Arbitration is often viewed as a better suited forum than litigation to make use of when a dispute arises. However, not all parties are swayed by this appeal, as was the case in the recent decision of Delta (Pty) Ltd v Blakey Investments (Pty) Ltd and Others.
In terms of this decision, Delta Beverages (Delta) and Schweppes Zimbabwe Limited (SZL) brought an application for the stay of arbitration proceedings against Blakey Investments (Blakey), pending the finalisation of legal proceedings in the High Court of Zimbabwe for the supply agreement entered into between the parties to be declared void, alternatively voidable or unenforceable.
When Delta proceeded with litigation against Blakey in May 2020, they referred the matter to arbitration in South Africa, in terms of the arbitration clause under the supply agreement. Delta participated in pre-arbitration hearing meetings to "protect their interests" but shortly after, applied for a stay of the arbitration proceedings, pending the outcome of the court case in Zimbabwe.
To this end, Delta advanced two arguments in the Durban High Court in South Africa (Court). Firstly, if the supply agreement is susceptible to being set-aside as void during the court proceedings, arbitration cannot proceed based on the tainted agreement. Secondly, they argued that the High Court of Zimbabwe is the appropriate court to determine the validity of the supply agreement.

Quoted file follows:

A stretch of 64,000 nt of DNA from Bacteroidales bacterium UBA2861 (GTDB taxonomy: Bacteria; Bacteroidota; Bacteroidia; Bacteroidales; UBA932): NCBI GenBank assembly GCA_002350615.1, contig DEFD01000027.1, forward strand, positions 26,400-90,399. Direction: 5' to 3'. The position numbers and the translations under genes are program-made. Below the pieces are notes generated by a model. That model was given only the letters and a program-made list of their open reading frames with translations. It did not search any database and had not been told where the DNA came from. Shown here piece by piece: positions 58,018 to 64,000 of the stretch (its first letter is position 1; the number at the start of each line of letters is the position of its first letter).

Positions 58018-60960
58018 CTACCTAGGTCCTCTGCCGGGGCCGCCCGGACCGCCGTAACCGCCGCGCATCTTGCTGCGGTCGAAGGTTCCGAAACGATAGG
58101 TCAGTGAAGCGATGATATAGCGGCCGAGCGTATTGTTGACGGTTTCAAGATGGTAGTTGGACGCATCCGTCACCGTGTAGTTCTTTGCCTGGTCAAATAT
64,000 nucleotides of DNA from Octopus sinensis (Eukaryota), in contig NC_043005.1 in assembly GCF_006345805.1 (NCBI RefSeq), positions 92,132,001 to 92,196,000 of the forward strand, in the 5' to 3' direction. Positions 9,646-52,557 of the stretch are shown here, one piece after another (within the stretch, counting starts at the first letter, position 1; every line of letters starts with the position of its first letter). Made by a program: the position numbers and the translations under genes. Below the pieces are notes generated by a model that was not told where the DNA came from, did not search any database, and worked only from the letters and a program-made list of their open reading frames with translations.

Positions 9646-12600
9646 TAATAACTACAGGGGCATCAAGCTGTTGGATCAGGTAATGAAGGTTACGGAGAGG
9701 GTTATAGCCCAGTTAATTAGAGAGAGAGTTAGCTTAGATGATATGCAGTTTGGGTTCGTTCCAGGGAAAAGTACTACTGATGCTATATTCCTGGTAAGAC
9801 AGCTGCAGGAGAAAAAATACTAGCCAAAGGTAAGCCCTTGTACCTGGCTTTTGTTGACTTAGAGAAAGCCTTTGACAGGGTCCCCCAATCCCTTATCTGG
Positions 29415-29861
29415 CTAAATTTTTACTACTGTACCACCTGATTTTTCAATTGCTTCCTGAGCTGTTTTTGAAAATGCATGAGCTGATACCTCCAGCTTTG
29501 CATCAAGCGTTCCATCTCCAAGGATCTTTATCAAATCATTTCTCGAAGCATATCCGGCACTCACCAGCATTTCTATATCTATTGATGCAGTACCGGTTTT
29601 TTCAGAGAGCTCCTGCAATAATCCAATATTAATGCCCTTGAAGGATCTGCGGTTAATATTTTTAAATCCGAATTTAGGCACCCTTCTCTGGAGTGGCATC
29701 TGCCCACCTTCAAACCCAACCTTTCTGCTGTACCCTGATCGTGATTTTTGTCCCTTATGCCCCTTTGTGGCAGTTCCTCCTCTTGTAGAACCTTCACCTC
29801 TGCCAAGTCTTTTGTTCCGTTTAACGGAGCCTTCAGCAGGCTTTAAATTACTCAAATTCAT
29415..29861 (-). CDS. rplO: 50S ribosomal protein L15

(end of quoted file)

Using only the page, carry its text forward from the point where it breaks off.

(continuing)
The Court noted that if there is an arbitration clause in an agreement, any party might validly refer a dispute to arbitration. The only prohibition for a party to refer a dispute to arbitration is when an agreement is null and void, inoperative or incapable of being performed, as it would then also render the dispute resolution clause null and void. At no stage did Delta dispute the existence of the agreement and, as a result, the Court held that they are bound by the confines of the supply agreement, as the quintessence of arbitration proceedings is to declare whether it is valid or not.
Furthermore, the issue raised by Delta was that Zimbabwean, not South African, laws govern the supply agreement and that the dichotomy of legislation and rules would result in an improper award handed down by the arbitrators. The Court firmly dismissed this argument and referred to the matter of Lufuno Mphaphuli & Associates (Pty) Ltd v Andrews
. The Court held that South Africa’s law of arbitration is not only consistent with, but also in full harmony with, prevailing international best practice in the field.
It should be noted that courts have generally been slow to encroach upon a decision to refer a dispute to private arbitration, for to do so would be to disregard the principle of party autonomy. A party to an agreement has the right to have a dispute resolved expeditiously and cost effectively, following what was contracted into. This alone is a consideration that must be heavily considered when there is a valid agreement opting for an alternate dispute resolution mechanism.